For those of you who don’t know the greatest basketball fan site on the internet, shame on you…unless you don’t care about the NBA or the Rockets, then, whatevs. In any case, ClutchFans.com turns 10-years-old today. The site run by my good friend and business partner – the guy nearly 20,000 people over on the bulletin board know as simply “Clutch” – is one of the finest and most popular fan websites on the internet. Here is what I posted in the thread created there to celebrate:
Just so a few of you understand the work that has gone into this site over the past 10 years.
Clutch has a wife and a family. He has been through life crises, a marriage and the birth all his children in the last ten years, nevermind multiple physical moves through at least four cities and three states. He’s worked at multiple companies and started his own successful business. He’s made more server moves than I can count and repaired God only knows how many problems with features in multiple software formats.
He’s been spurned and/or ignored on more than one occassion by the team he loves despite being a significant driving force behind their profits (including their new arena). He’s received multiple cease and desist letters from the NBA and its attorneys.
He was courted through buyout offers that fell far below what the site was worth. He had his domain name stolen by someone who claimed to be a friend and turned out to be a rival…literally. He’s received hate mail and death threats from banned posters.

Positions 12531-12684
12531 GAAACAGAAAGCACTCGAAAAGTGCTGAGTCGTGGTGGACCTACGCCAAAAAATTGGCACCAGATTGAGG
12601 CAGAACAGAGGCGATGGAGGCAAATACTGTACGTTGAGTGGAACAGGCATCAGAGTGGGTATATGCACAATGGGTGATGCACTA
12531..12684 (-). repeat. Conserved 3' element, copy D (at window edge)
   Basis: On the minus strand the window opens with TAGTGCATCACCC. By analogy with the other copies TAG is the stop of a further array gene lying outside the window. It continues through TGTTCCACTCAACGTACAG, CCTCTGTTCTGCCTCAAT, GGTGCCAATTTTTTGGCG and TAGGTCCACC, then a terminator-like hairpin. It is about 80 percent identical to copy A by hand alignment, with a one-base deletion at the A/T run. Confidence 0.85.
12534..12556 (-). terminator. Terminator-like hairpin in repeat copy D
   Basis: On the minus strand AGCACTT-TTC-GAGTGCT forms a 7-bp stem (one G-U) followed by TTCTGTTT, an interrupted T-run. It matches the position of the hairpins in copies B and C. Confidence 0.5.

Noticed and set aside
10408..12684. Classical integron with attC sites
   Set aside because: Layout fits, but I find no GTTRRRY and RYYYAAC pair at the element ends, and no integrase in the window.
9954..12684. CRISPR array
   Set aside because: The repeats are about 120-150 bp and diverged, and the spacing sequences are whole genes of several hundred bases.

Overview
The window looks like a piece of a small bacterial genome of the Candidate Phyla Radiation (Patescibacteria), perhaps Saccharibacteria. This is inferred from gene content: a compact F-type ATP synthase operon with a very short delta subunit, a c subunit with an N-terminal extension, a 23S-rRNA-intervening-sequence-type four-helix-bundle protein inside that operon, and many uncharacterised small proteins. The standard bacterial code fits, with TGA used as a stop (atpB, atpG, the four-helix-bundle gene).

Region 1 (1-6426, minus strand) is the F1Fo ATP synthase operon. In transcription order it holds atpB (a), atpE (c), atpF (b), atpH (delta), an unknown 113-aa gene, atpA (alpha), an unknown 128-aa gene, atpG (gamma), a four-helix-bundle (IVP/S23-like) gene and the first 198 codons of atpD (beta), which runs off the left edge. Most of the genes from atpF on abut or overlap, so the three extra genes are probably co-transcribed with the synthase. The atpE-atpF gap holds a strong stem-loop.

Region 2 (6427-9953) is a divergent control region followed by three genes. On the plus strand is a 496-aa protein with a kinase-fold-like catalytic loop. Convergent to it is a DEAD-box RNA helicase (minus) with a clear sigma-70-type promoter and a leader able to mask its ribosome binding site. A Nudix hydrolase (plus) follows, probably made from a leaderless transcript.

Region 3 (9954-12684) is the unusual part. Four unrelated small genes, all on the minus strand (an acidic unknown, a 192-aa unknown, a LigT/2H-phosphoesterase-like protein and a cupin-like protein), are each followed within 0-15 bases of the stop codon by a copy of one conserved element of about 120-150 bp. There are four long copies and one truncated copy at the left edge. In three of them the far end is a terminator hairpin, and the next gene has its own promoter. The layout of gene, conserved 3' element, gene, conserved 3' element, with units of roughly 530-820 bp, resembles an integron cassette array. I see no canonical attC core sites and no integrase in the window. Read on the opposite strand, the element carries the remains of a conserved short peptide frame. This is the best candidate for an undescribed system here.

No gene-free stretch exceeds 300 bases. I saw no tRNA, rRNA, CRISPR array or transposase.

Nevertheless, ClutchFans has become one of the single largest and most influential sports fan wesites on the internet. It is consistently used by media, the league and the team to glean information, come up with story ideas, sift through rumors, promote events and generally stir up the fans.
Clutch actually created from scratch all of the code on the front page of the site. He customized and developed features that took hundreds of hours. He is responsible for the web’s original Lotto Generator and Mock Draft Madness features, both of which have been copied (in many cases, badly) by huge commercial sites like ESPN.com.
And he did it all on his dime and, more impressively, his time. Only when server costs became to the point that it was really beyond his ability to afford it did he decide, very reluctantly and with much prodding from many of us, to put a tip jar on the site and require donations for a board that is quickly closing in on 20,000 members – a board that consistently stretches the limits of the dedicated server it occupies.
There have been many times I’ve spoken with him on the phone in the morning only to find out he had not slept because there was a problem with the BBS or because he was trying to finish off a new feature. He still gets excited and humbled when invited to participate in things like training camp, despite being as important a member of the media as anyone.
I, personally, have gained a tremendous amount of joy, knowledge and friendship as the result of this site. This site is responsible for many of my friends, the business I share with Clutch and, like everyone else, endless sleepless nights combing the board for information on trades, free agents and information on my favorite team.
For Clutch, this site is his passion. For me, I’m just proud to have been a small part of it and even more proud to call Clutch my friend.